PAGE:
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Original Issue

On and off the fairways

Sam Snead, the master of the buck, is golf's top earner. But others are learning fast

Golfer Billy Casper's total of $56,000 put him at the top of the list in tournament prize money won last year, but if you think he was the game's top earner in 1958 you're quite wrong. It's not exactly a secret that it was the West Virginia financier, Sam Snead. He and dollar bills have an affinity for one another, so much so that he has had an income of over $100,000 in each of the last 10 years. His taxable income for 1958 was in the neighborhood of $130,000, and its separate parts look something like this before deductions: winnings from 14 tournaments, $22,000; royalties from the Wilson golf clubs that carry his signature, $35,000, plus a salary of $10,000 for serving as a member of Wilson's advisory staff; 13 winning matches in the All-Star Golf TV series, $28,000; some two dozen playing exhibitions at $1,200 per date, $28,000. The rest is bulked out by his income from the golf concessions that Snead and Partner Garry Nixon run for the Boca Raton and Greenbrier resort hotels. At Boca in the winter and Greenbrier in the summer, Sam hustles through a few lessons at $15 for a half hour, but concentrates his energy on playing golf with paying partners. The fee for 18 holes with Snead is $50 for the first guest, $25 for each additional player. Sam averages at least a round a day. This money is poured back into the partnership, but Snead's share of the concession as a whole comes to a satisfying $40,000 to $50,000 a year.

While Sam's annual off-the-fair-ways harvest is astonishingly good, there are many others nimble at converting reputations into income. A survey by this department indicated that professional golfers announce their incomes about as readily as women do their ages, but Ken Venturi offered this formula:

"If he tries to exploit and develop his opportunities," Ken said, being careful not to mention what he took in, "a leading player's outside income should match his tournament winnings." Venturi's prize money totaled $43,000 last year.

While not willing to be identified, two of golf's genuine stars came forward with a breakdown of their off-course earnings. These examples are typical.

Golfer A has won a couple of the Big Three golf titles (U.S. Open, PGA, Masters) and a dozen of the weekly circuit events in the past 10 years. A golf equipment manufacturer markets clubs that carry his name, and the royalties at 3% of wholesale amount to $13,000 a year. This company also gives him a bonus of $500 for a regular tour victory, $5,000 for finishing first in the Open, Masters or PGA Championship. On the tour he represents a real estate and golf course development which pays him in land, one lot worth $6,000 every other year, rather than cash. By clothing and shoe suppliers he is given all the slacks and shoes he can wear, plus bonuses for winning. With exhibitions and endorsements Golfer A rounds out his income with another $3,000 to $5,000, for a total off-course take of around $21,000.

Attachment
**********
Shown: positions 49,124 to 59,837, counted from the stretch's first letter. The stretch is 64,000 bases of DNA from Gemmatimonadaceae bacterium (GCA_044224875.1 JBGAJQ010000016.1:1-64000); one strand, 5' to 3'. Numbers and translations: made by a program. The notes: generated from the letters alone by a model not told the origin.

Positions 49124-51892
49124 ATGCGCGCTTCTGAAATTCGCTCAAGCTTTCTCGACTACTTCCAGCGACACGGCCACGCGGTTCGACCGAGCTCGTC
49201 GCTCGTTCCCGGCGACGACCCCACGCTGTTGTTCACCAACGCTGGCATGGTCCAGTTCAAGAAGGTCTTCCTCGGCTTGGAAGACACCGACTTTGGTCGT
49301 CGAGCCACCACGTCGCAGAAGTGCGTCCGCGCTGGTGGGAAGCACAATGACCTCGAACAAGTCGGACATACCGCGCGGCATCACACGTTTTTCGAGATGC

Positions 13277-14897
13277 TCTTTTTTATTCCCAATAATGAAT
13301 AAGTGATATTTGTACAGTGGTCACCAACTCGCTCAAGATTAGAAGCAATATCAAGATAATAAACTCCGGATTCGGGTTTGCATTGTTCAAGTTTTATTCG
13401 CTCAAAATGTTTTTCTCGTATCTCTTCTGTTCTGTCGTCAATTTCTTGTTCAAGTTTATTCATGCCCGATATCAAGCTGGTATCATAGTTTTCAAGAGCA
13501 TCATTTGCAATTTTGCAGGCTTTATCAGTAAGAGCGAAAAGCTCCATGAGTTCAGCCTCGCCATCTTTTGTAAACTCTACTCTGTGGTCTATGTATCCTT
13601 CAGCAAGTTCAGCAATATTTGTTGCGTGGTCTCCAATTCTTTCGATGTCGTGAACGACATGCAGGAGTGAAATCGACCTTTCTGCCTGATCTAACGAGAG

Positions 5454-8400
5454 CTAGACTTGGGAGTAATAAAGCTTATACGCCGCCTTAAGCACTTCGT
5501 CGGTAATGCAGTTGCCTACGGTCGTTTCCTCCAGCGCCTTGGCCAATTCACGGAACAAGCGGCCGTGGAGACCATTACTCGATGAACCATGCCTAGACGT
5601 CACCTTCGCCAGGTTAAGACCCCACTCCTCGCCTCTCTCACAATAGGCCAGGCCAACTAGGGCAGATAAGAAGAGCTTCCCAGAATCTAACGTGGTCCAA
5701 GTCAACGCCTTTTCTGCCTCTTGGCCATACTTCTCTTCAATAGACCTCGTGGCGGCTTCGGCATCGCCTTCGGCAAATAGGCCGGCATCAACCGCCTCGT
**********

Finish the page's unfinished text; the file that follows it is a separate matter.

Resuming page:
Golfer B has not yet won a major championship, but he has captured half a dozen of the lesser tournaments in his five years on the circuit. For merely registering out of a resort hotel, B collects $5,000 yearly. A sportswear firm, while demanding a more active role through endorsements of its products, keeps Golfer B well bundled in slacks and shirts and pays $2,000 besides. A sporting goods maker puts out a line of Golfer B clubs that furnish royalties against a salary of $7,500, and the balance of his income comes from a handful of speaking dates ($250-$500), playing exhibitions ($500-$750) and investments in a golf course-real estate project that is young, but promising," like B. So he figures to earn something like $18,000 a year above winnings.

Tournament-winning members of the rank and file are loaded down with all the free shoes and haberdashery they need, can also obtain $500 to $7,500 contracts with clubs and manufacturers depending on the player's publicity value. Long-hitting George Bayer pulls down $10,000 a year in exhibition fees (at $500-$750 a date), and Al Besselink would ring a rare and rich bell were he to unexpectedly win the Open; $35,000 in bonus money alone from his three sponsors.

So don't feel too sorry for the pros and their high expenses. Prize money is only half the story.